Meta-analysis confirms effectiveness of killed oral cholera vaccines

Reuters Health Information: Meta-analysis confirms effectiveness of killed oral cholera vaccines

Meta-analysis confirms effectiveness of killed oral cholera vaccines

Last Updated: 2017-07-31

By Anne Harding

NEW YORK (Reuters Health) - Two doses of killed whole-cell oral cholera vaccine (kOCV) protect against cholera for at least three years, while a single-dose provides short-term protection, according to a new systematic review and meta-analysis.

"We now have a solid evidence base to show it indeed provides high levels of protection against cholera for at least three years, if not longer," Dr. Andrew S. Azman of the Johns Hopkins School of Public Health in Baltimore, one of the study's authors, told Reuters Health in a telephone interview. "When vaccine supply is limited, as it currently is, using one dose to quickly protect more people can be a useful option in epidemics like the one currently ravaging Yemen."

Studies have found a wide range of efficacy and effectiveness for kOCVs, which have been in use since the 1970s, Dr. Azman and his team note in their report in The Lancet Infectious Diseases, online July 17.

To gauge average efficacy and effectiveness, the researchers looked at seven trials (including 695 cholera cases) and six observational studies (with 217 cholera cases).

They defined vaccine efficacy as the relative reduction in medically attended confirmed cholera risk in randomized trial participants who received the vaccine versus those who did not. They defined vaccine effectiveness as the relative reduction in risk among vaccinated versus unvaccinated individuals in case-control, cohort, or case-cohort studies.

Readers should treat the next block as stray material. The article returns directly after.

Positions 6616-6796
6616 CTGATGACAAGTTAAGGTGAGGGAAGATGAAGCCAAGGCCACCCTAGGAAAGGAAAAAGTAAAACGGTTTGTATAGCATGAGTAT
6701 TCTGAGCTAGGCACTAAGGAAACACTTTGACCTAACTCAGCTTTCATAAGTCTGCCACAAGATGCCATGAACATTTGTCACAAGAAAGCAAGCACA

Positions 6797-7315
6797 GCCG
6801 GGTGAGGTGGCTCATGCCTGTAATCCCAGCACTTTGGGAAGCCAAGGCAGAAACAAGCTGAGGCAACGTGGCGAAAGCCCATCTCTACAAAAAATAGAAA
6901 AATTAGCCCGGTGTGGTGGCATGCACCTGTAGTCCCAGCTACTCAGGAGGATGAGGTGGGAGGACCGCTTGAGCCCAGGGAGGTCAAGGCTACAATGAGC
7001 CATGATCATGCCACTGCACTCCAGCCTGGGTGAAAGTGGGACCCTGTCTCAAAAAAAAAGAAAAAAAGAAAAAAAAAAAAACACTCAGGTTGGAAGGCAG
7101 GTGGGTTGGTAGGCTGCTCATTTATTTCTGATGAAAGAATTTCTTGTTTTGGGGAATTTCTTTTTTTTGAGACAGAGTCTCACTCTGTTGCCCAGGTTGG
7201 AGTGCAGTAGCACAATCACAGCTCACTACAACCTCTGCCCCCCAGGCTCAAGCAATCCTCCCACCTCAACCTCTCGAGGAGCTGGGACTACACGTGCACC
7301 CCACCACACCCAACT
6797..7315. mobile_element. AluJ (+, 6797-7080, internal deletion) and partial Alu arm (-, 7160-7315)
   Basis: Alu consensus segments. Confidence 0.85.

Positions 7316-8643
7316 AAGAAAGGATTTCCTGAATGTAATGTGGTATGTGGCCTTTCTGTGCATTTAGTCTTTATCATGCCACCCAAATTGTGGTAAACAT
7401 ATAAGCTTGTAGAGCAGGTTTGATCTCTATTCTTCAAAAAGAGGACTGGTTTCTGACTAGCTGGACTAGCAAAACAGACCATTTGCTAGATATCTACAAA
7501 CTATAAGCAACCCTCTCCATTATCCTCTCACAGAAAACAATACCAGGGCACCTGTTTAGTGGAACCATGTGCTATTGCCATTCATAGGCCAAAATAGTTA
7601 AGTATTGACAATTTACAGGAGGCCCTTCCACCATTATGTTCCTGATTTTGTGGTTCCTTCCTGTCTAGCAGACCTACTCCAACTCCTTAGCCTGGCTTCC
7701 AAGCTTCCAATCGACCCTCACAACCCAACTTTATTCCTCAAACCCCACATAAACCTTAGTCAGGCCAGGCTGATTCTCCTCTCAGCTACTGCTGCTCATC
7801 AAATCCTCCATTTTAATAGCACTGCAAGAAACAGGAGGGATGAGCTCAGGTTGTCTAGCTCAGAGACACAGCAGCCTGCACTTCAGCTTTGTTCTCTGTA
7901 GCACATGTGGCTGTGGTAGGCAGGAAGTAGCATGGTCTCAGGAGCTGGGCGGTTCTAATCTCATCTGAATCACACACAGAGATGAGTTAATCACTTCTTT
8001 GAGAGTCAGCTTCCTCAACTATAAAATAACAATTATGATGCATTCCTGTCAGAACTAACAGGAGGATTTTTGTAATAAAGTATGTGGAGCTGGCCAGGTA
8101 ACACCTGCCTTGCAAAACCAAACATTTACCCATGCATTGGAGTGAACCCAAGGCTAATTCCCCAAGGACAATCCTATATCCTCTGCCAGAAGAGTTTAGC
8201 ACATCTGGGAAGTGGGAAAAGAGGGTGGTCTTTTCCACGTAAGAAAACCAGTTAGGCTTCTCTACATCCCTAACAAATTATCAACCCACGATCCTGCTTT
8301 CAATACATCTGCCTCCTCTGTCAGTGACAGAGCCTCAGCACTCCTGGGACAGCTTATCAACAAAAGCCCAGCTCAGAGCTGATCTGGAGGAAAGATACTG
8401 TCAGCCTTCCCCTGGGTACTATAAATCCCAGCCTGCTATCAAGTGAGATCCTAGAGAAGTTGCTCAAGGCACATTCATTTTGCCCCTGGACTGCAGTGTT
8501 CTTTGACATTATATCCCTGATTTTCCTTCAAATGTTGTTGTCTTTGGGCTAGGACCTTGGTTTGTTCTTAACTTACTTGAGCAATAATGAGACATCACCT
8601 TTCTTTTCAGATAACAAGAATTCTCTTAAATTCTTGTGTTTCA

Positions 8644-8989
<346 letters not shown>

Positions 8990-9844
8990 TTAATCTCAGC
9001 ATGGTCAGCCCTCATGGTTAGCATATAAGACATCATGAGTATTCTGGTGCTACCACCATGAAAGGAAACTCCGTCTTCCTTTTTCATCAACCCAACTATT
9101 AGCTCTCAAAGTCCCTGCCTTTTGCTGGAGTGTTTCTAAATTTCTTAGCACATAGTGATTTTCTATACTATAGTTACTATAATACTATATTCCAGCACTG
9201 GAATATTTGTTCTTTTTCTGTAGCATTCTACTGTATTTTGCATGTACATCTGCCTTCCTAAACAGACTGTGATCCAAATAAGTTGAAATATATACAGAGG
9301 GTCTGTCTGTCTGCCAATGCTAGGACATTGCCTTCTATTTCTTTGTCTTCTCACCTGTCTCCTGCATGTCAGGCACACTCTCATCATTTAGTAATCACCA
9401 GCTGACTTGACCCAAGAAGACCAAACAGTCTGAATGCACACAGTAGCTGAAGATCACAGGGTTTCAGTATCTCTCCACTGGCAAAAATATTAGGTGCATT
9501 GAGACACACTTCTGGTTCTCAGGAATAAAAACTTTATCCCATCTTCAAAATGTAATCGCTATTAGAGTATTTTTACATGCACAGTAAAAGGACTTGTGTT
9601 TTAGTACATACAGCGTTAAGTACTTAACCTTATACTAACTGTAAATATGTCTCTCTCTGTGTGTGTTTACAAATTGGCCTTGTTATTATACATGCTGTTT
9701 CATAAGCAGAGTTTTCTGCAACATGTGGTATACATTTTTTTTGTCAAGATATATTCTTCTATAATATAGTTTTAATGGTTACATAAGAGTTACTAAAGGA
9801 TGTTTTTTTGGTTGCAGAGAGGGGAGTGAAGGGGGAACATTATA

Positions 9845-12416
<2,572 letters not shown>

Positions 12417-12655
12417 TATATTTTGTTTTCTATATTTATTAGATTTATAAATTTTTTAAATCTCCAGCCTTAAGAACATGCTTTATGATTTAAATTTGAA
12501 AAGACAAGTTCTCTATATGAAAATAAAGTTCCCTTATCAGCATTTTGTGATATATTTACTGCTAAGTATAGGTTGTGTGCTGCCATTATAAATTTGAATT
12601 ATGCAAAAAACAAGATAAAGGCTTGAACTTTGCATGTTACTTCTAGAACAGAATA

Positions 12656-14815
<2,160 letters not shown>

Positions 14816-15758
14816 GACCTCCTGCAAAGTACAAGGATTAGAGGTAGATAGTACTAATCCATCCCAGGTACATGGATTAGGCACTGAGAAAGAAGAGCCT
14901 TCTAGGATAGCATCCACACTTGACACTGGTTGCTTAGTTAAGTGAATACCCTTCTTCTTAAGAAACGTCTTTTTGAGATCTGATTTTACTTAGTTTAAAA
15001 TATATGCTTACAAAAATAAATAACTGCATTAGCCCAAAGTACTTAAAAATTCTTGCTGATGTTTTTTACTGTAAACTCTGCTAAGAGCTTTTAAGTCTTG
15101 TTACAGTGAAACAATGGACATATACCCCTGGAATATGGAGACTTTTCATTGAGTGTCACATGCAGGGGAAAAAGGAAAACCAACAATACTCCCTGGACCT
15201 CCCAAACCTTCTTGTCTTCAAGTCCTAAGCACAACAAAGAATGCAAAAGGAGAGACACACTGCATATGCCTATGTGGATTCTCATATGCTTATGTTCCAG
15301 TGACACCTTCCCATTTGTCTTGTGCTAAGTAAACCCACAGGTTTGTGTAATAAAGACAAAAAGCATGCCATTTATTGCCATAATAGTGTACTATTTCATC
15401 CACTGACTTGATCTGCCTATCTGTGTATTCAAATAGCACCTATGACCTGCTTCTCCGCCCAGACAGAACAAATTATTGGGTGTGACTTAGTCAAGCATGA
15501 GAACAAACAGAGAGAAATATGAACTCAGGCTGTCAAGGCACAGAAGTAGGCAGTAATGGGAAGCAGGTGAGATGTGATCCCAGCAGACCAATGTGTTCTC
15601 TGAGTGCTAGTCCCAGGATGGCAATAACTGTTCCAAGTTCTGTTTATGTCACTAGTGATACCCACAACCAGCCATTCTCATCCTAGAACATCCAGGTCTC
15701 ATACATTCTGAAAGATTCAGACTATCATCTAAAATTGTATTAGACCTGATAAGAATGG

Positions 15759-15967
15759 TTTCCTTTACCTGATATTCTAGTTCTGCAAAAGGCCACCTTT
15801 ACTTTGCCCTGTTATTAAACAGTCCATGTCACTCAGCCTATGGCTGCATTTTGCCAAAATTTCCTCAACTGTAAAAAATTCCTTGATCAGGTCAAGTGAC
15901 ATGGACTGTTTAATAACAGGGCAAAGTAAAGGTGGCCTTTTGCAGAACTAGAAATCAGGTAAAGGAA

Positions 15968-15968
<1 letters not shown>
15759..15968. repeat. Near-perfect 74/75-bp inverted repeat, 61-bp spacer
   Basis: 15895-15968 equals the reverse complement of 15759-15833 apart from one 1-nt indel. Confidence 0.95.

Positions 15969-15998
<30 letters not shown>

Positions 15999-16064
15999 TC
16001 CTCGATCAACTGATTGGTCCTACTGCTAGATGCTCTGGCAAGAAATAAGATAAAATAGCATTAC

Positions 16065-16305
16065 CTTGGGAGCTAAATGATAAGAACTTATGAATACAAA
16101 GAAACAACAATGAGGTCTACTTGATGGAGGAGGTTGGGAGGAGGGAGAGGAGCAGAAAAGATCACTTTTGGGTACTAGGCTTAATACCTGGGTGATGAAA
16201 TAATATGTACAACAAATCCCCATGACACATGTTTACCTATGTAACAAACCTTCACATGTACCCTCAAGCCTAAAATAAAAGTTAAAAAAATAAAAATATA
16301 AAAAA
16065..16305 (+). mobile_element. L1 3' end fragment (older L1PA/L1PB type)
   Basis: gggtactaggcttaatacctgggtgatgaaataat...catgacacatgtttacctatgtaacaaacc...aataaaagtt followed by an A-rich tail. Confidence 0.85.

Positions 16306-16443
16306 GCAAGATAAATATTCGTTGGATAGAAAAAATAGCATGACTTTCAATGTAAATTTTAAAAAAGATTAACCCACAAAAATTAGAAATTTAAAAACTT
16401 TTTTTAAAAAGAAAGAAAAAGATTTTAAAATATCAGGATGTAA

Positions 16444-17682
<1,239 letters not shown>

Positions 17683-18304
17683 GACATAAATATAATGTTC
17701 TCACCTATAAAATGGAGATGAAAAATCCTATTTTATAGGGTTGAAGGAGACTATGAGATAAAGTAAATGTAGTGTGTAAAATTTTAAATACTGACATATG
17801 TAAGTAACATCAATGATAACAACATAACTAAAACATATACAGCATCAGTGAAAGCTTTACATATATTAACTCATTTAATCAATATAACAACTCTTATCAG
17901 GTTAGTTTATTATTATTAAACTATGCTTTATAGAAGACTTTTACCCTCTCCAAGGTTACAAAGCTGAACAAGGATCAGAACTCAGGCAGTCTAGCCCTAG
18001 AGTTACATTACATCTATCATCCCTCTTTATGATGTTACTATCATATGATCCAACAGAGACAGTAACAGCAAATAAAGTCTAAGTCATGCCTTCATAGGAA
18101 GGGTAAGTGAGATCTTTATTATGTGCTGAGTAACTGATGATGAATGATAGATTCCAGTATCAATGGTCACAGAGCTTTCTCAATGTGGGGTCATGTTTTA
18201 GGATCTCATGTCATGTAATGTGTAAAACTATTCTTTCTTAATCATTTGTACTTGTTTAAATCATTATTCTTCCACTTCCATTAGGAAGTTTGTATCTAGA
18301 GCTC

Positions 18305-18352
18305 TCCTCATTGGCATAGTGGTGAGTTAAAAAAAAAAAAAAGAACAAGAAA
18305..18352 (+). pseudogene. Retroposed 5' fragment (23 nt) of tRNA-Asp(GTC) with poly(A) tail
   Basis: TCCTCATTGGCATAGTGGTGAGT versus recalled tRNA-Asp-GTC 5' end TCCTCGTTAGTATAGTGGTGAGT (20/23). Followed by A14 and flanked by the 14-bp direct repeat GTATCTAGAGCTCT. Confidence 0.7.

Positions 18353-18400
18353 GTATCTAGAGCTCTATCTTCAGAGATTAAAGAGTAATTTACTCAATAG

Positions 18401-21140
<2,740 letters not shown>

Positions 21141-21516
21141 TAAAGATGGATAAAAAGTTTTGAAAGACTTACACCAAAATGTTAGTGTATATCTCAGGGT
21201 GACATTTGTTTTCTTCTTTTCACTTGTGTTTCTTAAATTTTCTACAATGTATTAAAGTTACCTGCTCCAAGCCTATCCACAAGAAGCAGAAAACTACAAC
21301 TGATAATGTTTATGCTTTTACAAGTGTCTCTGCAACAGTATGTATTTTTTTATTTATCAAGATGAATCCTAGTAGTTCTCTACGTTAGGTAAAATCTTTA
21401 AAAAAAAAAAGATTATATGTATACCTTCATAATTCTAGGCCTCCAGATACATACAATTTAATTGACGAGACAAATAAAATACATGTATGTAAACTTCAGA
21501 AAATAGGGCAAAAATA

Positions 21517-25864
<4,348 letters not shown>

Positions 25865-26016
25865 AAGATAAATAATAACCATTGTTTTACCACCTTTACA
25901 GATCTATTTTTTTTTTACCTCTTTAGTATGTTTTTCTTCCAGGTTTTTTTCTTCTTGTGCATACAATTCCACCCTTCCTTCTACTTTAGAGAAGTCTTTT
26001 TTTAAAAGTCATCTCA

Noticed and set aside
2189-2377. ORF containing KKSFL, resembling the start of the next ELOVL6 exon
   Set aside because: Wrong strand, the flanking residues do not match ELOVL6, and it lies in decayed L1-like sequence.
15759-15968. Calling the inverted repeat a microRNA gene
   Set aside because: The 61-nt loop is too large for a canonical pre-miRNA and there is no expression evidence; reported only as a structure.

Efficacy of the two-dose regimen averaged 58%, while effectiveness was 76%. For children younger than age 5, two-dose efficacy was 30%, while it was 64% for children age 5 or older. Efficacy estimates for the two-dose regimen remained the same for the first two years after vaccination, and dropped to 39% at three years and 26% at four years.

Previous research on the kOCV had been done mostly in South Asia, Dr. Azman noted. "It's quite a unique setting where it's hyperendemic, and there the vaccine may actually protect differently than in other places," he said. "Now we've seen in sub-Saharan Africa, Vietnam, Peru, Haiti, in addition to India and Bangladesh, that the vaccine does consistently provide protection."

Although water, sanitation and hygiene (WaSH) interventions are believed to be the most effective approach to controlling cholera, implementing them requires investment in infrastructure as well as changes in behavior, Dr. Suman Kanungo and Dr. Pranab Chatterjee of the Indian Council of Medical Research at the National Institute of Cholera and Enteric Diseases in Kolkata write in an editorial accompanying the study. "Keeping these issues in mind, cheap and effective OCVs emerge as a viable option to keep cholera at bay, reducing morbidity and mortality, while the definitive WaSH interventions are identified and rolled out," they add.


Lancet Infect Dis 2017

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